[C# Howto] How to Make Your Class Enumerable

I am a fan of “foreach“. If I do not need a counter, I always use a “foreach” statement.

In your shopping cart application, you want to declare 2 classes: Product and ProductList.        

pubic class Product
{
  public string Name { get; set; }

  public Product() { Name = "N/A"; }
  public Product(string n) { Name = n; }
}

Now you want to define the “Productlist” class, which

  • stores a list of Product objects
  • can add/remove a Product object
  • can access each Product object
  • can enumerate each Product object one by one in the foreach loop

 

1. Easiest way – Inherit from List<T>

The “System.Collections.Generic.List<T>” already implements all functionalities you want. If you like freeriding, why do you bother to create all of these again?

public class ProductList : List<Product>
{
}

Done! I mean it’s really done. You can do it everything now.

ProductList products = new ProductList();

products.Add(new Product("Toy"));
products.Add(new Product("Clothes"));
products.Add(new Product("House"));
products.Add(new Product("Furniture"));

products.RemoveAt(2);

foreach (Product p in products)
{
  System.Console.WriteLine(p.Name); // Prints Toy, Clothes, Furniture
}

 

2. DIY – I need MY OWN version !!!

In most cases, subclassing from the “List<T>” class suits your needs. But if you need to control every behavior as you want, you can implement your custom List class.

You have noticed that .NET framework heavily uses interfaces when it comes to define certain behaviors. Enumeration is not different. “IEnumerable” and “IEnumerator” are the key players now.

  • System.Collections.IEnumerable
  • System.Collections.IEnumerator
  • System.Collections.Generic.IEnumerable<T>
  • System.Collections.Generic.IEnumerator<T>
public interface IEnumerable
{
  IEnumerator GetEnumerator();
}
public interface IEnumerator
{
  Object Current { get; }
  public bool MoveNext();
  public void Reset();
}
public interface IEnumerable<T> : IEnumerable
{
  IEnumerator<T> GetEnumerator();
  IEnumerable.IEnumerator GetEnumerator();
}
public interface IEnumerator<T> : IDisposable, IEnumerator
{
  T Current { get; }
  Object IEnumerator.Current { get; }
  public bool MoveNext();
  public void Reset();
}

I am going to explain only the generic versions here. If you understand them, it’s easy to use non-generic versions.

 

3. Implementing “IEnumerator” interface

Your custom class will implement the “IEnumerable” interface. But the only thing “IEnumerable” interface does returns any object that implements the “IEnumerator” interface.

Therefore you need to create a class that implements the “IEnumerator” interface.

If you use an array or any collection types as an internal storage, you can just use their default implementation of the “IEnumerable” interface. Or, you can define your custom Enumerator class.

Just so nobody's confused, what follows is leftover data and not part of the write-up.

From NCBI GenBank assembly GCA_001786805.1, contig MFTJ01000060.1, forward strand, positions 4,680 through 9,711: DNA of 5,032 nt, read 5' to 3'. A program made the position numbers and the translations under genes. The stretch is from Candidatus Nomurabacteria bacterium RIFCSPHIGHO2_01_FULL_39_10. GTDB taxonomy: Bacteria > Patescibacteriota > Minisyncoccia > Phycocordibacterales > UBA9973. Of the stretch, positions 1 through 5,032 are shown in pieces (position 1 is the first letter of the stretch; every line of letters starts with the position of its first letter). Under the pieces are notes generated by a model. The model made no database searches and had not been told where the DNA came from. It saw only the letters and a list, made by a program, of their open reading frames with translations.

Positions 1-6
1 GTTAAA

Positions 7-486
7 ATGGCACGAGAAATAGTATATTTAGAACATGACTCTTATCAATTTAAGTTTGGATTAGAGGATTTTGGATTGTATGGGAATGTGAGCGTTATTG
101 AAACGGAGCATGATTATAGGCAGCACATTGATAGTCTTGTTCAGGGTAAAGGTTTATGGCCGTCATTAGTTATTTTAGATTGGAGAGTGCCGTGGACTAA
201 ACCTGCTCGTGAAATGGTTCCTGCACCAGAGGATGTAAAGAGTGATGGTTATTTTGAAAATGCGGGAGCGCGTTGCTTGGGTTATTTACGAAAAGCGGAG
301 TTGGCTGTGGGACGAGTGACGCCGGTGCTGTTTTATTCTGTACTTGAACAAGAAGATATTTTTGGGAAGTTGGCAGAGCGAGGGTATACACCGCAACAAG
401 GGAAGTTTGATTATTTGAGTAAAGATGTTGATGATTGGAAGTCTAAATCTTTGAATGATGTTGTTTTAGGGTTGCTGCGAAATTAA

4. Implementing “IEnumerable” interface

In the “GetEnumerator()” method, create an enumerator object or get your inner storage’s enumerator object.

public class ProductList : IEnumerable<Product>
{
  public List<Product> Items { get; set; }

  public ProductList()
  {
    Items = new List<Product>();
  }

  // IEnumerable<Product> Members
  public IEnumerator<Product> GetEnumerator()
  {
    return Items.GetEnumerator();
  }

  //IEnumerable Members
  System.Collections.IEnumerator System.Collections.IEnumerable.GetEnumerator()
  {
    throw new NotImplementedException();
  }
}
ProductList products = new ProductList();

products.Items.Add(new Product("Toy"));
products.Items.Add(new Product("Clothes"));
products.Items.Add(new Product("House"));
products.Items.Add(new Product("Furniture"));

products.Items.RemoveAt(2);

foreach (Product p in products)
{
  System.Console.WriteLine(p.Name);
}

 

5. Building Iterator with the yield Keyword

To create an Enumerator is quite a lot of work. C# provides you with a simple construct to create your own enumerator without relying on pre-existing implementations.

In the “GetEnumerator()” method, you can return an element as the order you want by using the “yield” keyword.

public class ProductList : IEnumerable<Product>
{
  private Product[] items = new Product[10];

  public Product GetProductAtIndex(int index)
  {
    return items[index];
  }
  public void SetProductAtIndex(Product p, int index)
  {
    items[index] = p;
  }

  // IEnumerable<Product> Members
  public IEnumerator<Product> GetEnumerator()
  {
    foreach (Product p in items)
    {
      if ((p != null) && (p.Name != "House"))
      {
        yield return p;
      }
    }
  }

  //IEnumerable Members
  System.Collections.IEnumerator System.Collections.IEnumerable.GetEnumerator()
  {
    return items.GetEnumerator();
  }
}
ProductList products = new ProductList();

products.SetProductAtIndex(new Product("Toy"),0);
products.SetProductAtIndex(new Product("Clothes"),1);
products.SetProductAtIndex(new Product("House"),2);
products.SetProductAtIndex(new Product("Furniture"),3);

foreach (Product p in products)
{
  System.Console.WriteLine(p.Name);
}

 

2 thoughts on “[C# Howto] How to Make Your Class Enumerable

  1. Thanks very much, this helped me immensely

    Thanks for also including the basics, ie “public class ProductList : List”

    For ages I’ve been thinking surely there’s a simple way to do this, yet this is the first time I’ve actually found it.

    Maybe it’s common knowledge so never gets mentioned? At least I know now 🙂

Leave a Reply

Fill in your details below or click an icon to log in:

WordPress.com Logo

You are commenting using your WordPress.com account. Log Out /  Change )

Google+ photo

You are commenting using your Google+ account. Log Out /  Change )

Twitter picture

You are commenting using your Twitter account. Log Out /  Change )

Facebook photo

You are commenting using your Facebook account. Log Out /  Change )

Connecting to %s